How Facebook's Timeline can reveal all your secrets!

Tuesday, January 31, 2012 |

Users will have seven days to try the new layout.

Priyanka Joshi in Mumbai

Whether you like it or not, Facebook Timeline, a new profile layout, will go live on Wednesday. This transition has been made compulsory for all of Facebook's 800 million users, including the 40 million from India.
And, although Timeline was announced in September last year, it has been in the beta stage and una
vailable to many. But, in a blog post, Facebook announced its users will have seven days to try the new layout.
"Over the next few weeks, everyone will get Timeline," reads the Facebook Blog. "When you get it, you will have seven days to preview what's there now. This gives you a chance to add or hide what you want before anyone else sees it."
Aneeta Limaye, an IT professional, says: "While everything on Timeline can be found in the current version of Facebook, too, I am told photos and posts well hidden previously will now be much easier to view. I will have to probably delete a bunch of these shared between select friends, which are embarrassing."It allows jumping to older material easily.

Timeline allows Facebook users to store and share videos, photos and posts of the most memorable moments of their lives in a year-by-year format.
Several Facebook users from India expressed mixed feelings about the new profile page look.
While Timeline does not expose anything that was not available for sharing in the past, but it does allow jumping to older material easily.
For instance, a private party photo posted two years ago to a small group of friends would become easily accessible to relatives, bosses and others who may have been added as friends since then. The world's largest online social network recently unveiled more than 60 new apps that let users share the tiniest details of their lives.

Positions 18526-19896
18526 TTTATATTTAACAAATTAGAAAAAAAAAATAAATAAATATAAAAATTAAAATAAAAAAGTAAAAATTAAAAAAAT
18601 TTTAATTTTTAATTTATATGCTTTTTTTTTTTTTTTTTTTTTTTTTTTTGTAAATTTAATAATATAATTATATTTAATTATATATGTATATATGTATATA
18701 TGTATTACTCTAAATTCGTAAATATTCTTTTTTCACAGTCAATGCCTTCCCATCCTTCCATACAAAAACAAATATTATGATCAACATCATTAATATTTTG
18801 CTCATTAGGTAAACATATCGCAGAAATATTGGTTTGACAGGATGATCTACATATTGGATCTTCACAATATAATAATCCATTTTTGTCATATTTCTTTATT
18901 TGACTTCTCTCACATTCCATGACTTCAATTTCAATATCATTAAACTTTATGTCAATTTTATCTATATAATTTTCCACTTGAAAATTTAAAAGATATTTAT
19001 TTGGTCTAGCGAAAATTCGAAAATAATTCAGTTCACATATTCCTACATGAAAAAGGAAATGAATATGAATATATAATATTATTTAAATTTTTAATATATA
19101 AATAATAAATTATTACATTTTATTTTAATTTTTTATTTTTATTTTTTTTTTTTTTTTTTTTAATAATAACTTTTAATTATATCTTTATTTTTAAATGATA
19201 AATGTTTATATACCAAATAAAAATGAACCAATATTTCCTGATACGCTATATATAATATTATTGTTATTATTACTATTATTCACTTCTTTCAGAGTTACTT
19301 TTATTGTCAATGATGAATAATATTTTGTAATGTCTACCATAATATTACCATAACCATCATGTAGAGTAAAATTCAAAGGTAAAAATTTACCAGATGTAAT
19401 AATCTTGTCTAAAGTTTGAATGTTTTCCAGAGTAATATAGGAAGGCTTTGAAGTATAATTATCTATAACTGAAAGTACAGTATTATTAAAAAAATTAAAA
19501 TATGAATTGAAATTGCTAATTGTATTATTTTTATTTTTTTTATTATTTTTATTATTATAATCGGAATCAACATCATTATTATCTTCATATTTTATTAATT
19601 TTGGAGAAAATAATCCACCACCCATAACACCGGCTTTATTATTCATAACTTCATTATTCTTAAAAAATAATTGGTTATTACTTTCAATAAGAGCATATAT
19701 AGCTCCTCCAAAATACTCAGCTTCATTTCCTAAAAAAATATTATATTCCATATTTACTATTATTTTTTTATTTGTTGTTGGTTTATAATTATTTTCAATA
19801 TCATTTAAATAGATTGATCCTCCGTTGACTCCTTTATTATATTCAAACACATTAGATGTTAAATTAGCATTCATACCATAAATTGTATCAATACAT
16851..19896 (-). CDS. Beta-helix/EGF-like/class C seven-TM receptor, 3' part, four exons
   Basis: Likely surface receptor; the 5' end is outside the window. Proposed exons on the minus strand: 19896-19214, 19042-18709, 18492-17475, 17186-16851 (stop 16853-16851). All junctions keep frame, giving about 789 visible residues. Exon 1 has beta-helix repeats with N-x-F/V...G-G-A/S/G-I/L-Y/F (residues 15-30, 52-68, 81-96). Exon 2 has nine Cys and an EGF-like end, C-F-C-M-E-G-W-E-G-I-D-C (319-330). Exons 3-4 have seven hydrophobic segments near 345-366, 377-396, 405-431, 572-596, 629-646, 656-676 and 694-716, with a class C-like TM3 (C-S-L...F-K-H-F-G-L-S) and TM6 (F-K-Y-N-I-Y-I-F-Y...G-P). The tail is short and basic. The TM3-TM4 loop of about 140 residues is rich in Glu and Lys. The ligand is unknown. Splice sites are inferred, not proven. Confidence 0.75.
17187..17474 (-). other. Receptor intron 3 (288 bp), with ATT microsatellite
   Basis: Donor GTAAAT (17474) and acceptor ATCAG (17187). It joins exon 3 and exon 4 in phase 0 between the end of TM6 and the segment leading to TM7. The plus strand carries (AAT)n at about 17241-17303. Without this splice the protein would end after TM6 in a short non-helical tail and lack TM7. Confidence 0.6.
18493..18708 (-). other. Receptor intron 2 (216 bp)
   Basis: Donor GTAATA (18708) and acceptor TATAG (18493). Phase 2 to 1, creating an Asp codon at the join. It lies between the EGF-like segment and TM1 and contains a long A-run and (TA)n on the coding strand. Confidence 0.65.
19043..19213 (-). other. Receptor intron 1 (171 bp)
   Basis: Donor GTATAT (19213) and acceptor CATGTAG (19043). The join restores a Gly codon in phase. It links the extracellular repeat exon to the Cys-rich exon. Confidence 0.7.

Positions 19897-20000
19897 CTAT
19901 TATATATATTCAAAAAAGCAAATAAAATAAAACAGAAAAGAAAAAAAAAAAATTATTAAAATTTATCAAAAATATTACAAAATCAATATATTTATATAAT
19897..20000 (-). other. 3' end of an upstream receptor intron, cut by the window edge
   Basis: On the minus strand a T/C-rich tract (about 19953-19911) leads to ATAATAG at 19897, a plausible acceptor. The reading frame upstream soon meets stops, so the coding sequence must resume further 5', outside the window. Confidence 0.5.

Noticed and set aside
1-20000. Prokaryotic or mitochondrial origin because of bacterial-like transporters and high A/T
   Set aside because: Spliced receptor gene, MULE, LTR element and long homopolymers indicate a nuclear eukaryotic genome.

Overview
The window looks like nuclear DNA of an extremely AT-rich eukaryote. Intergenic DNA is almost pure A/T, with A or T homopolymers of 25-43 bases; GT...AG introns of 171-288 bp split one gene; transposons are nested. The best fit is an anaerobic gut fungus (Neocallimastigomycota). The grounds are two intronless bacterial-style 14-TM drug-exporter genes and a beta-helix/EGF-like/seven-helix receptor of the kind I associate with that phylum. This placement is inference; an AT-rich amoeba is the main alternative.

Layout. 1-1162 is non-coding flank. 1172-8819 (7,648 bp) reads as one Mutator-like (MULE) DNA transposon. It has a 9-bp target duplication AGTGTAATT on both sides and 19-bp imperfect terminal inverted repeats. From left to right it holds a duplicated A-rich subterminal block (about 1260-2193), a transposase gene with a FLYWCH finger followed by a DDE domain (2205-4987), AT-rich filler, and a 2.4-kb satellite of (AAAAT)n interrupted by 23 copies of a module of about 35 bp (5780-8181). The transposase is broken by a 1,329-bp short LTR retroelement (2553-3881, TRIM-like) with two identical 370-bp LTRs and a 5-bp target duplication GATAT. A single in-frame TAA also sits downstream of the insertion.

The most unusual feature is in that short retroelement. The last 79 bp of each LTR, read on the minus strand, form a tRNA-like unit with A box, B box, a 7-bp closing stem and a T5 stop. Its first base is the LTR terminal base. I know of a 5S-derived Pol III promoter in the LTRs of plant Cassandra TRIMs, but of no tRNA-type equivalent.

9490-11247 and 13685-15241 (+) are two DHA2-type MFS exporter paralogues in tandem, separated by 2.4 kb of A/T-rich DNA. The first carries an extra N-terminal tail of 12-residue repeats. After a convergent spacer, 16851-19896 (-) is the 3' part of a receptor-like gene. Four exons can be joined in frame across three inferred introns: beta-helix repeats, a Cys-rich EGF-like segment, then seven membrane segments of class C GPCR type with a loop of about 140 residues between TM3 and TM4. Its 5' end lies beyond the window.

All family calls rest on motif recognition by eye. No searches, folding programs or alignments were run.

Facebook users can already share the articles they are reading through Yahoo! News and other news-sharing services.
They now have 'sharing' apps that cover a range of topics, including food, fashion, travel and reading. Facebook calls it "frictionless sharing."
That said, users can limit the information shared by these apps when they sign up, just as they can limit which friends can see their other updates.
Micro-blogging site, Twitter, too, was full of tweets from irate users, criticising the move.
Mehreen Kasana tweeted: "I have got just a week to clear away or hide my social skeletons on Facebook."
Another freelance writer, Nimish Dubey, wrote, "Go ahead, Facebook, make Timeline mandatory for all. Give me the reason I need to move to Google+."
Users protesting the forcing of Timeline on them have created several Facebook pages that go by titles such as 'Timeline Sucks', 'Deactivate FB Timeline' or 'I hate Timeline'.
"We, the users, would like the Timeline feature to be optional," announces 'Timeline Sucks' on its welcome page.
"Post Timeline, profiles will become all-you-can-view buffets for casual voyeurs. Load someone's Timeline and you'll see months of status updates, photos and more displayed chronologically. I don't want to tell my life story to random strangers. Why can't Facebook give me an option for that?" wonders 18-year-old Anika Shastry.
It looks unlikely that Facebook will make Timeline optional.
She insists Facebook has transformed "from a service that makes you happier into a service that makes advertisers happier."
Shastry's father, a 47-year old bank employee, who recently signed on to the social network on his daughter's insistence, says, "I am not so tech-savvy and am really concerned about the number of pictures, posts, comments, etc. I will have to go through in seven days. I have no desire to post full online biographies on Facebook or elsewhere."
Facebook, however, seems to be showing zero inclination to make Timeline an opt-in feature.